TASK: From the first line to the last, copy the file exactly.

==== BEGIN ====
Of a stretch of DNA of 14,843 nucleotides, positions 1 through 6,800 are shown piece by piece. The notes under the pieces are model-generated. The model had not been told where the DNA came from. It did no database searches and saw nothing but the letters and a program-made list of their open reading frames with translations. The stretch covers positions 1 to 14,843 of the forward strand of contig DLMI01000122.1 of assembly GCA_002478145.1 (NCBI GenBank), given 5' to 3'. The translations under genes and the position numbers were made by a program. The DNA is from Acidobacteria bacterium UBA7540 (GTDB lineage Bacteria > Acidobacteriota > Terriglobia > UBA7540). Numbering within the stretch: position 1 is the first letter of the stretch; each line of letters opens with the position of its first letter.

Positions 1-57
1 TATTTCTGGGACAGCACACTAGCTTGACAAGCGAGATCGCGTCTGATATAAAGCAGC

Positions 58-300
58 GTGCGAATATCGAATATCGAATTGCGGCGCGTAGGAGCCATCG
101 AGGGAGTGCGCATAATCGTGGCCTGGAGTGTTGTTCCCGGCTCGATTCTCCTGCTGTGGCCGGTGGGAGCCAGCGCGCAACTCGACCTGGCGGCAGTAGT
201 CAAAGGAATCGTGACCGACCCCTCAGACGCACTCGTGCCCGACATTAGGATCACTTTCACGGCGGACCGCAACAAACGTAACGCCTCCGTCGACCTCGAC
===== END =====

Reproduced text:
Of a stretch of DNA of 14,843 nucleotides, positions 1 through 6,800 are shown piece by piece. The notes under the pieces are model-generated. The model had not been told where the DNA came from. It did no database searches and saw nothing but the letters and a program-made list of their open reading frames with translations. The stretch covers positions 1 to 14,843 of the forward strand of contig DLMI01000122.1 of assembly GCA_002478145.1 (NCBI GenBank), given 5' to 3'. The translations under genes and the position numbers were made by a program. The DNA is from Acidobacteria bacterium UBA7540 (GTDB lineage Bacteria > Acidobacteriota > Terriglobia > UBA7540). Numbering within the stretch: position 1 is the first letter of the stretch; each line of letters opens with the position of its first letter.

Positions 1-57
1 TATTTCTGGGACAGCACACTAGCTTGACAAGCGAGATCGCGTCTGATATAAAGCAGC

Positions 58-300
58 GTGCGAATATCGAATATCGAATTGCGGCGCGTAGGAGCCATCG
101 AGGGAGTGCGCATAATCGTGGCCTGGAGTGTTGTTCCCGGCTCGATTCTCCTGCTGTGGCCGGTGGGAGCCAGCGCGCAACTCGACCTGGCGGCAGTAGT
201 CAAAGGAATCGTGACCGACCCCTCAGACGCACTCGTGCCCGACATTAGGATCACTTTCACGGCGGACCGCAACAAACGTAACGCCTCCGTCGACCTCGAC